MICS Vs Open Heart Surgery

What Is Open Heart Surgery?

Technically, “open heart surgery” refers to any surgical cardiac procedure in which the chest is surgically opened. This approach can be used to correct problems in the:

  • Heart muscle
  • Arteries
  • Valves
  • Other related structures

The heart itself may or may not be “opened” during this form of surgery. In traditional open heart surgery, the heart is actually stopped and a machine (called a heart-lung machine) does its work while the surgeon performs the procedure.

This type of surgery requires a 6- to 8-inch incision in the chest and may involve temporary placement of a pacemaker to help regulate your heartbeat. You’ll likely remain in the hospital for four to eight days after open heart surgery, and it may take at least five to eight weeks for you to recover.

Although every case is individual, open heart surgery is best for people who need multiple coronary artery bypass procedures, complex aortic procedures and complicated cardiac operations, or people who have had heart surgery in the past.

What About Minimally Invasive Heart Surgery?

In minimally invasive (robotic) heart surgery, your surgeon will make one or more small incisions between your ribs. Then, surgical instruments—along with a tiny camera—are inserted through the incision. The surgical tools are connected to robotic arms that the surgeon controls with a computerized device. This allows him or her to better manipulate the instruments and perform the procedure more precisely.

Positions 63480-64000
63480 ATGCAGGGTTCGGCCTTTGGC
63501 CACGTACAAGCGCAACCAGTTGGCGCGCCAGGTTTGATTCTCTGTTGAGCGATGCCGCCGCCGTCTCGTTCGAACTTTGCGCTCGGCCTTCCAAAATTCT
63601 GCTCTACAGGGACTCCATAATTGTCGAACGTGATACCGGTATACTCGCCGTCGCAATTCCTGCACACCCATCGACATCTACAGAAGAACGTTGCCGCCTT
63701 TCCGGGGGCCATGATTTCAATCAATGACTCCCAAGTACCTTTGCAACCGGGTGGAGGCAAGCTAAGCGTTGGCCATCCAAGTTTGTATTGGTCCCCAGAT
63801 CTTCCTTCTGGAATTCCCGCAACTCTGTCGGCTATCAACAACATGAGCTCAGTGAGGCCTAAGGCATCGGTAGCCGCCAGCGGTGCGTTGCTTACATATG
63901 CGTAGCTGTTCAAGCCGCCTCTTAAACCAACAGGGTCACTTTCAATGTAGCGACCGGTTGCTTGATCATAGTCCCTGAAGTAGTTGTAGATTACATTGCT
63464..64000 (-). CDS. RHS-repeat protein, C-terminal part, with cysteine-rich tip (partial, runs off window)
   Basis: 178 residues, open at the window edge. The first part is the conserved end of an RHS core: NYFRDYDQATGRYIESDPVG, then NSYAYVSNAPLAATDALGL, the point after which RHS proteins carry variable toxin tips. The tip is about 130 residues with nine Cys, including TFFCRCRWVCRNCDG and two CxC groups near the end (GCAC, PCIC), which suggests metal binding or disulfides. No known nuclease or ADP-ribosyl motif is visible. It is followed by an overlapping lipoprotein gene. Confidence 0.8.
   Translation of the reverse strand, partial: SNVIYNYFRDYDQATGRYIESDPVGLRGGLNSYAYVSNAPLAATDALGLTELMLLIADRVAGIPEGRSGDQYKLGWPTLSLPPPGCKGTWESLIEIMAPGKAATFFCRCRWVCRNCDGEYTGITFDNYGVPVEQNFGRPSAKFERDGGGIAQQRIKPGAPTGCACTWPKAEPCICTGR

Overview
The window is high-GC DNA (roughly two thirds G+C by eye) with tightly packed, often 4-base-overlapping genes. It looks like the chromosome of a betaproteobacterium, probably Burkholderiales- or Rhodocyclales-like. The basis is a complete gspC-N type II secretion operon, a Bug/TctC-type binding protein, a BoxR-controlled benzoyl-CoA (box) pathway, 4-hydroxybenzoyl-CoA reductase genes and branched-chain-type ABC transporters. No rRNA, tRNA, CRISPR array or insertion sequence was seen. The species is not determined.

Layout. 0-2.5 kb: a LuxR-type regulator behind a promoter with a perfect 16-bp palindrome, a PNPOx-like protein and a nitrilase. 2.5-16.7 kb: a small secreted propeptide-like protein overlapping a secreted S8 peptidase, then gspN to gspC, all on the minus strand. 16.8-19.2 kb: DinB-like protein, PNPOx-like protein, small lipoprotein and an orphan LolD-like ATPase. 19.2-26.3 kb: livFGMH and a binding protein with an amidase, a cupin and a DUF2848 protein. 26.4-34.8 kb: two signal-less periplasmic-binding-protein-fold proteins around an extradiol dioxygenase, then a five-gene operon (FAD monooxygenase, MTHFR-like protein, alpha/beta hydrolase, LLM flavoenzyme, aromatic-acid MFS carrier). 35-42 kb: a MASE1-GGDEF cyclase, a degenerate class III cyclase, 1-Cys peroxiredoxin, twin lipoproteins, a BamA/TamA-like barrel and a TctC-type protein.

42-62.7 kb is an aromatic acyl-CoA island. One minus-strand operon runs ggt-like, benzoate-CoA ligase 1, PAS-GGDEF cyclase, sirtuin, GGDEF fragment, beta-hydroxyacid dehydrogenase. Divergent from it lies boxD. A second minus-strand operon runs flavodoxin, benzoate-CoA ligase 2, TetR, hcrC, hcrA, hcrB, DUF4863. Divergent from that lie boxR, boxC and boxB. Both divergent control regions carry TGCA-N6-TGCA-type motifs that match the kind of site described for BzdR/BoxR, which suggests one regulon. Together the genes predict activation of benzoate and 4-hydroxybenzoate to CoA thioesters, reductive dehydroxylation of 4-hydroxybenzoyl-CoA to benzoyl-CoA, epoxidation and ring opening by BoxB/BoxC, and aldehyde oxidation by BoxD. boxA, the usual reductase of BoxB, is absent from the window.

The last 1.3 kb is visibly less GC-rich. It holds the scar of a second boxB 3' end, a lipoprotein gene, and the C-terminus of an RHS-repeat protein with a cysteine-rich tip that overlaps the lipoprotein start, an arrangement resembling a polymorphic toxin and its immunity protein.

Minimally invasive (robotic) heart surgery can be used for several different cardiac procedures, including:

  • Coronary bypass
  • Valve surgery
  • Aneurysm repair

Because it involves a smaller incision, minimally invasive heart surgery can have a number of benefits for patients. These include:

  • Less pain
  • Less scarring
  • Shorter hospital stays after surgery
  • Lower risk of infection and bleeding
  • Shorter recovery time

People who undergo minimally invasive heart surgery usually return home two to five days after the procedure. In general, it takes between one and four weeks to recover from this form of surgery.

Your surgeon will factor in your age, medical history, general health, and specific heart concerns to decide which type of surgery is best for you.